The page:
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Book Chapter

Application of Radiogenic Isotope Systems to the Timing and Origin of Hydrothermal Processes

By
Jeremy P. Richards
Jeremy P. Richards
1Department of Earth and Atmospheric Sciences, University of Alberta, Edmonton, Alberta, Canada T6G 2E3
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Stephen R. Noble
Stephen R. Noble
2NERC Isotope Geosciences Laboratory, Keyworth, Nottingham, United Kingdom NG12 5GG
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Published:
January 01, 1998

Abstract

The potential use of radiogenic isotopes in the study of geological problems was recognized at an early stage in the investigation of nuclear science. At the turn of the century, F. Soddy and E. Rutherford first proposed the law of radioactive decay, and in 1905, Rutherford obtained the first age estimates of uraniferous minerals by measuring their helium content. The first U-Pb chemical dates for uraninites were published two years later byB.B. Boltwood (1907). F.W. Aston's development of the mass spectrometer shortly after the end of World War I led to the confirmation that many elements consist of isotopes having different atomic mass (Aston, But it was A.O. Nier's refinements of mass spectrometer design during and after World War II that provided the technological breakthrough required for routine geochronological measurements (Nier, 1940). Subsequent instrumental developments have principally involved improvements in precision and sensitivity, with the current generation of thermal ionization multi-collector mass spectrometers (TIMS) offering rapid simultaneous measurement of several isotopes from nanogram-sized samples.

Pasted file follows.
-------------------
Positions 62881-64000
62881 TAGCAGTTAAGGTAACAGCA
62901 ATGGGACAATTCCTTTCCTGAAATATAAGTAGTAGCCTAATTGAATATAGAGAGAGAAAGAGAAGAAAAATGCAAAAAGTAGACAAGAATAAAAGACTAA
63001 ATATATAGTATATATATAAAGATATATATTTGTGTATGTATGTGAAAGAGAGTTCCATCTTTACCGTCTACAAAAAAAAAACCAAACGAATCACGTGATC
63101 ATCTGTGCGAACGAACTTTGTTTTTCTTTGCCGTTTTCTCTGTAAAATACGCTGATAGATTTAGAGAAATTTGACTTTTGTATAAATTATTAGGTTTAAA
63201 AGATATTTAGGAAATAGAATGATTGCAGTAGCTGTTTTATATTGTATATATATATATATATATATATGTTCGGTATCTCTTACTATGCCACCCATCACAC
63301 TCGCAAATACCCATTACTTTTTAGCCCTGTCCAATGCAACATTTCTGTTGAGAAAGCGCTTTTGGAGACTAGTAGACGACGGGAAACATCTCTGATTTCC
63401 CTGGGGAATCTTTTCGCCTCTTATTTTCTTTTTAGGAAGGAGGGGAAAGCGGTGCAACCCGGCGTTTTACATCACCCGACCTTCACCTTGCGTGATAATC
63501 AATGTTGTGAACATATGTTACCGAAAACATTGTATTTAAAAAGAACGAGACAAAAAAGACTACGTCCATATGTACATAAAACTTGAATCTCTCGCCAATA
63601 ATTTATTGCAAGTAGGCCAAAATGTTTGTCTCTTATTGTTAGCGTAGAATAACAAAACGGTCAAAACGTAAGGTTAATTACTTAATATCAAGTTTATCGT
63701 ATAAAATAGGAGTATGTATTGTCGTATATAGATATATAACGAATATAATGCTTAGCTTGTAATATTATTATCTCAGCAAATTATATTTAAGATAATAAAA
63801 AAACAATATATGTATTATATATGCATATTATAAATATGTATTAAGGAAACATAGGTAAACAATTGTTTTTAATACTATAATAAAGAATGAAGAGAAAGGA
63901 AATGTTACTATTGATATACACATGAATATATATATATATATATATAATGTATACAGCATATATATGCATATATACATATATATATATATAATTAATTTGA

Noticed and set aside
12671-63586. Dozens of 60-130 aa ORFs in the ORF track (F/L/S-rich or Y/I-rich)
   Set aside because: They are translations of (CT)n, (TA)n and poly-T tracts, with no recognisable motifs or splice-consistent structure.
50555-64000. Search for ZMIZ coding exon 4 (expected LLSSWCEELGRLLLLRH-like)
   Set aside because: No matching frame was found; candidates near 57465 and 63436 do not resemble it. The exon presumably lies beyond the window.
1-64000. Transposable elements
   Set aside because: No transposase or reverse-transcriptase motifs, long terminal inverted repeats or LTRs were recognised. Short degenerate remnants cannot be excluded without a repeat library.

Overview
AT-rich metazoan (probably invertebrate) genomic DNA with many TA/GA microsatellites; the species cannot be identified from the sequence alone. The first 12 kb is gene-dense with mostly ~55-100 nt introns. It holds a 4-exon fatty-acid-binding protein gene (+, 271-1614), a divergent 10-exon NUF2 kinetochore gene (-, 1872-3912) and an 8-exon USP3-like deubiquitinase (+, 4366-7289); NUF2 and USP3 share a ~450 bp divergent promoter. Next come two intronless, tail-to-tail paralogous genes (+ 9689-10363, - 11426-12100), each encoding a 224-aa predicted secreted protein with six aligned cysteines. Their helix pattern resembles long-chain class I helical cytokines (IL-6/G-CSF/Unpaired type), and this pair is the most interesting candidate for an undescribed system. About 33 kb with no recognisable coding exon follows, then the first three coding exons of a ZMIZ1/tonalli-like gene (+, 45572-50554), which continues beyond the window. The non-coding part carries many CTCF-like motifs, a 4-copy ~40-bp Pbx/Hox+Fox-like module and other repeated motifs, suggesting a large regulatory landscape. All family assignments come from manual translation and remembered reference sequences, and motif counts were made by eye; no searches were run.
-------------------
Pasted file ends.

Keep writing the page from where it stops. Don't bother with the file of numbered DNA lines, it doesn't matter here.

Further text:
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Contents

Reviews in Economic Geology

Techniques in Hydrothermal Ore Deposits Geology

Jeremy P. Richards
Jeremy P. Richards
Department of Earth and Atmospheric Sciences University of Alberta Edmonton, Alberta, Canada T6G 2E3
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Peter B. Larson
Peter B. Larson
Department of Geology Washington State University Pullman, Washington 99164
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Society of Economic Geologists
Volume
10
ISBN electronic:
9781629490175
Publication date:
January 01, 1998

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